Glendora Police Officers and non-sworn uniformed personnel will wear special black mourning bands over their badges in the wake of the killings of five Dallas Police Officers.
The black bands, which California police departments traditionally wear when California officers die in the line of duty, will be worn for this situation at the discretion of Glendora Police Chief Tim Staab.
The bands will be worn until the last of the five officers is buried, according to Glendora Police in a social media post.
The last time the mourning bands were worn was during the September 11, 2001 terrorist attacks, Glendora Police said.
The five Dallas Police officers killed in the line of duty are:
- Dallas Police Officer Lorne Ahrens
- Dallas Police Officer Michael Smith
- Dallas Police Officer Michael Krol
- Dallas Police Officer Patrick Zamarripa
- DART Police Officer Brent Thompson
In the wake of the Dallas, Texas shootings, many police departments across the country have received much support from their local communities.
The Glendora Police Department has received many positive messages, phone calls and a bouquet of flowers in support of their work for the community.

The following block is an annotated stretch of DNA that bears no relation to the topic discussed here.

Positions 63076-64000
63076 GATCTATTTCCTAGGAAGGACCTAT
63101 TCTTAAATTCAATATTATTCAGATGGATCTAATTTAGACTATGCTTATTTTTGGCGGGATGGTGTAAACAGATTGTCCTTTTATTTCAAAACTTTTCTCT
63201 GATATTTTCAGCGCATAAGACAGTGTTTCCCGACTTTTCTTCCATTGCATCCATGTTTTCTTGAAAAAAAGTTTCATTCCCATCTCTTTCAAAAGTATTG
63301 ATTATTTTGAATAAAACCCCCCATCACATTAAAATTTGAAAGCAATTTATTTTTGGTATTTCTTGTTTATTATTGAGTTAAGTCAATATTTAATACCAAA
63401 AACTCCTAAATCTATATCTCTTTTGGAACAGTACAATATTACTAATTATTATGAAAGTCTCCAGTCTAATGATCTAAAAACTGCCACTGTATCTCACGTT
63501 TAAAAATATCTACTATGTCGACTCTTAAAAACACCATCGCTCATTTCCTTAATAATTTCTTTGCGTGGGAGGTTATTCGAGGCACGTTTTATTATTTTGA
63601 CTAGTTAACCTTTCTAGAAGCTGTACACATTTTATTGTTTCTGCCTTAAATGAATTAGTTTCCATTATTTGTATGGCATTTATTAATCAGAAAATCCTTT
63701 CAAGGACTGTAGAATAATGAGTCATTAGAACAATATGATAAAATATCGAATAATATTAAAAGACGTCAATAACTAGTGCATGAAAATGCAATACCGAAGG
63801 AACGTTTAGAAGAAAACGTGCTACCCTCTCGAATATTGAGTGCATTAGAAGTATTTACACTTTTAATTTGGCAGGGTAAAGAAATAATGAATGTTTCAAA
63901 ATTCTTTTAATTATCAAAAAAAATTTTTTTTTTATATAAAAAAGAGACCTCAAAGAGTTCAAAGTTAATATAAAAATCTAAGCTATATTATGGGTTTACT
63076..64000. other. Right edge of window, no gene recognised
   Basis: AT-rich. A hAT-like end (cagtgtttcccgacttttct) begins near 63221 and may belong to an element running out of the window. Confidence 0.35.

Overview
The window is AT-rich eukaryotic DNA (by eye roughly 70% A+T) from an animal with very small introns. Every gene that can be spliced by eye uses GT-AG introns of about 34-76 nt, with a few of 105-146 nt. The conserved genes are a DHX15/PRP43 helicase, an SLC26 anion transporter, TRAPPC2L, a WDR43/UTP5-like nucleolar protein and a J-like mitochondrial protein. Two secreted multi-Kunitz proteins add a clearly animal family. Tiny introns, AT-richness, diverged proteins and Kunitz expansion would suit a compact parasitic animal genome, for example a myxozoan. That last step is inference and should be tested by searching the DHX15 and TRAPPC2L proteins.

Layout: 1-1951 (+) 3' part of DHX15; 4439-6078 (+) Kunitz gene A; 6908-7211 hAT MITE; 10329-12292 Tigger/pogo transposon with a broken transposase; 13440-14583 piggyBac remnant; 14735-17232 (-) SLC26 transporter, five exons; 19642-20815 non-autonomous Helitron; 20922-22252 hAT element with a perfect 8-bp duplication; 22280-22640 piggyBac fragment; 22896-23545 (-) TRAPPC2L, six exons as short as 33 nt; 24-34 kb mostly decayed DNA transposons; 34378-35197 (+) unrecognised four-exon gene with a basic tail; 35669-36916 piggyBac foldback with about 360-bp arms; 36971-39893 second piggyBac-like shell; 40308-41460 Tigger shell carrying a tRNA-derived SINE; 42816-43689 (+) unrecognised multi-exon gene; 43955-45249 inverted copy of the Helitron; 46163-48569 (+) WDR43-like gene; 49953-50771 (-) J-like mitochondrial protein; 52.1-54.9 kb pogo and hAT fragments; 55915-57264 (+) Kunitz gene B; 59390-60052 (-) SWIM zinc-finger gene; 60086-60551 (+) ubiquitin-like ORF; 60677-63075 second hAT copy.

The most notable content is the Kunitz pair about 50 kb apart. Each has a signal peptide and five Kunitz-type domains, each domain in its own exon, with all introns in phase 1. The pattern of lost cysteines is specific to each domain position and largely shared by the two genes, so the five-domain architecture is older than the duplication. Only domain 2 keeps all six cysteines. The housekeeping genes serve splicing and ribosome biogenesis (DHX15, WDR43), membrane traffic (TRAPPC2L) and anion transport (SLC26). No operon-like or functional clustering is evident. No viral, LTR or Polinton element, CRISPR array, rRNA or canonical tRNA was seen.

“GPD would again like to express our gratitude toward our community for the love and support you have shown to us over these past few days. We appreciate it,” Glendora Police said.
During a large protest in Downtown Dallas, Texas July 7, a reported lone gunman opened fire on Dallas Police officers, killing five, wounding seven other officers and three civilians in what Police Chief David Brown called a “well planned, well thought out, evil tragedy.”
The gunman, 25-year-old Micah Xavier Johnson, was an Army reservist who served in Afghanistan from November 2013 to July 2014. He remained an Army reservist until April 2015, defense officials told ABC News.
During a search of his mother’s home where Johnson lived, investigators recovered more weapons, bullet proof vests, bomb making materials and what law enforcement called “manifestos” of military tactics.
Johnson expressed anger over the recent police shootings of two Black men, both of which made national headlines and sparked protest and outrage across the country.